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Metro Tunnel

04 Jun 2019

Metro Tunnel Image

Anzac Station construction update

Works to build the Metro Tunnel Project’s Anzac Station on St Kilda Rd reached a new milestone in May with the completion of the station walls in the southern section of the site.

On the northern section of the site, the new station roof is nearly complete and excavation will soon begin. As the station is being constructed from the top down, the walls are built first, followed by the roof. A void is then left in the roof, through which excavation can be undertaken, minimising noise and dust.

The start of major excavation will see works move into the next phase, as the excavated station box will serve as the launch site for the tunnel boring machines.

At Edmund Herring Oval, works are also progressing to prepare for the installation of a treatment plant that will support tunnelling works next year.

Virtual world brings Melbourne’s past and present to life

Budding archaeologists can delve into Melbourne’s past thanks to an innovative creation for world-famous computer game Minecraft.

The Mini Melbourne virtual world features an archaeology adventure set among the Metro Tunnel Project’s dig sites.

It’s a Minecraft world-first – the first “virtual city” built as an educational resource for students.

Minecraft enthusiasts around the world can immerse themselves in Mini Melbourne, which features familiar sights such as Flinders Street Station, St Paul’s Cathedral, Melbourne Town Hall and Federation Square.

Minecraft – now owned by Microsoft – is a global phenomenon with more than 154 million copies sold, making it the second best-selling video game of all time behind Tetris. The software is used for education purposes in more than 100 countries.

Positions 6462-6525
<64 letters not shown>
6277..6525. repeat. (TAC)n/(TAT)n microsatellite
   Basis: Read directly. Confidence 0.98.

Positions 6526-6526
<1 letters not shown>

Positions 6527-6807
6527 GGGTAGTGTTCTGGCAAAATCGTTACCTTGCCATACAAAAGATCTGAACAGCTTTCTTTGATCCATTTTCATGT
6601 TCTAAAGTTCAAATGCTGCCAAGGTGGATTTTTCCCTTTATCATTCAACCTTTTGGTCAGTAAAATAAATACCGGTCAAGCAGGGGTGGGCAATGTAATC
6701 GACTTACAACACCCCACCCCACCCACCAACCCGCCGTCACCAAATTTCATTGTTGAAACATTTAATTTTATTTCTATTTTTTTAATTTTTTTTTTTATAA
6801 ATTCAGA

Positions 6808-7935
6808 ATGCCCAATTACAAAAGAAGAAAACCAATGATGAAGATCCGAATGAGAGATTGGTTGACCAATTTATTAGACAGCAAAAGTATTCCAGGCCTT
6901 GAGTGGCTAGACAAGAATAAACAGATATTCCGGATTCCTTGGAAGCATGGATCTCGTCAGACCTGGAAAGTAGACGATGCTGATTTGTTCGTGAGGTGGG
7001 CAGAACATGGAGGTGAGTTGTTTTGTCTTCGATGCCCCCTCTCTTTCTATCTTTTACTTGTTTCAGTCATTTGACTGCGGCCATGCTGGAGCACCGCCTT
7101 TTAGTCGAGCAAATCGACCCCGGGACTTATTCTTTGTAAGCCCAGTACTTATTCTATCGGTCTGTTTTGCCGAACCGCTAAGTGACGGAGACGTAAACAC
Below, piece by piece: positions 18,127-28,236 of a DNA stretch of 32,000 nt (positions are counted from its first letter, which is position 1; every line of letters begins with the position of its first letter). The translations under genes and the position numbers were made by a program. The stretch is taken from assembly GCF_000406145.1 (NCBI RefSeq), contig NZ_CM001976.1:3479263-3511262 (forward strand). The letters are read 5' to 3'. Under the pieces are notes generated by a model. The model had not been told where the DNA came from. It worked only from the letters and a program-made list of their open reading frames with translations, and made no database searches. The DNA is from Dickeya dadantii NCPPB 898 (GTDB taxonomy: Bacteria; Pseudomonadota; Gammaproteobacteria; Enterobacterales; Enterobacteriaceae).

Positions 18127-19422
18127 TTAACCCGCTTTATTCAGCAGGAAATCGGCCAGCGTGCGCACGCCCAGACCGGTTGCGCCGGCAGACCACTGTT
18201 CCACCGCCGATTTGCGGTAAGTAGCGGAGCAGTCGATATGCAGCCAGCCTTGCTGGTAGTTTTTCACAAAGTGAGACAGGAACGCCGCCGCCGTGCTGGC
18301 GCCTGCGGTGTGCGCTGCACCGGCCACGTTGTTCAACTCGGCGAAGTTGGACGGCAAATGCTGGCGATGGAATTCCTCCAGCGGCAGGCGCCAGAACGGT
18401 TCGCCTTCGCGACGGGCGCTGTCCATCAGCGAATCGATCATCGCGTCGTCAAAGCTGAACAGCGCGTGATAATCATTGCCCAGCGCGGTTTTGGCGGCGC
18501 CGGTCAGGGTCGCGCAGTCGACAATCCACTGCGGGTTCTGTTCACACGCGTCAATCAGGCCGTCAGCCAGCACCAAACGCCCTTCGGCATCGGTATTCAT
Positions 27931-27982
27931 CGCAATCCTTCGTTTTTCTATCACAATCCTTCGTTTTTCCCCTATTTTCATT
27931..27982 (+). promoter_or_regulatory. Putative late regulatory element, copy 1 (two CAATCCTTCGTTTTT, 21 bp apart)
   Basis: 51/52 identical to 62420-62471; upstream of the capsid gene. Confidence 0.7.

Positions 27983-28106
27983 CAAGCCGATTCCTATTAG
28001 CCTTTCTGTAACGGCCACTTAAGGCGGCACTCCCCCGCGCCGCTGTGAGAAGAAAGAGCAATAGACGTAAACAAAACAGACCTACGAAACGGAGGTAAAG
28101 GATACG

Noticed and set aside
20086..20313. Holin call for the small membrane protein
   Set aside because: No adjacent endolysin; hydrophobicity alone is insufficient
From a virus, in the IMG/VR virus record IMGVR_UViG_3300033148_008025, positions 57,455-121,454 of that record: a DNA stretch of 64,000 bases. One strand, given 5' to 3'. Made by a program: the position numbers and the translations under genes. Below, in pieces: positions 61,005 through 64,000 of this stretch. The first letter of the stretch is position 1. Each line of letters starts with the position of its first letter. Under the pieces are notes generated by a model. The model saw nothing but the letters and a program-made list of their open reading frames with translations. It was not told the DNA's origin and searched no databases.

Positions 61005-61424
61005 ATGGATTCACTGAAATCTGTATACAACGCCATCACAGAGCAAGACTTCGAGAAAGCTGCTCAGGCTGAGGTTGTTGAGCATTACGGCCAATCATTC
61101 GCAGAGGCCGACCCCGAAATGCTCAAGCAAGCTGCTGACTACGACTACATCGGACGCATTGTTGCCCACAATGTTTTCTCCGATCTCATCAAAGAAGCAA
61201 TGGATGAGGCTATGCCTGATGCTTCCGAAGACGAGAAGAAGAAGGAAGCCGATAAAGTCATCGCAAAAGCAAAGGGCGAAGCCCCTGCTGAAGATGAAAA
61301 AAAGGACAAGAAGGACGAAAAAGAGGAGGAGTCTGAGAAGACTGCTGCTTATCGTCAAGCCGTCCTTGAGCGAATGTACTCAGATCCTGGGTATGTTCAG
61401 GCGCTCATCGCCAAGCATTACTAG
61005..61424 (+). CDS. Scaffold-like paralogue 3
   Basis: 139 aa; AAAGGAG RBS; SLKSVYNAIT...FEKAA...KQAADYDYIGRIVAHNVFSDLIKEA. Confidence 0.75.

Mini Melbourne was launched by Minister for Transport Infrastructure Jacinta Allan and Education Minister James Merlino in the CBD in May.

Students at the launch demonstrated the educational benefits of Minecraft by unearthing the city’s history as virtual archaeologists. Using trowels and brushes, they searched online for items dating back to Melbourne’s European settlement.

The archaeology adventure then involves researching objects found such as medicine bottles, a corkscrew and even teeth – evidence of a dentist working on the premises in the early 1900s.

Minecraft Mini Melbourne was developed by the Metro Tunnel Education Program and Victoria’s Department of Education and Training to develop students’ skills in STEM subjects (science, technology, engineering and maths).

For more information on Mini Melbourne and the archaeology adventure, visit: metrotunnel.vic.gov.au/library/resources-for-teachers/minimelbourne

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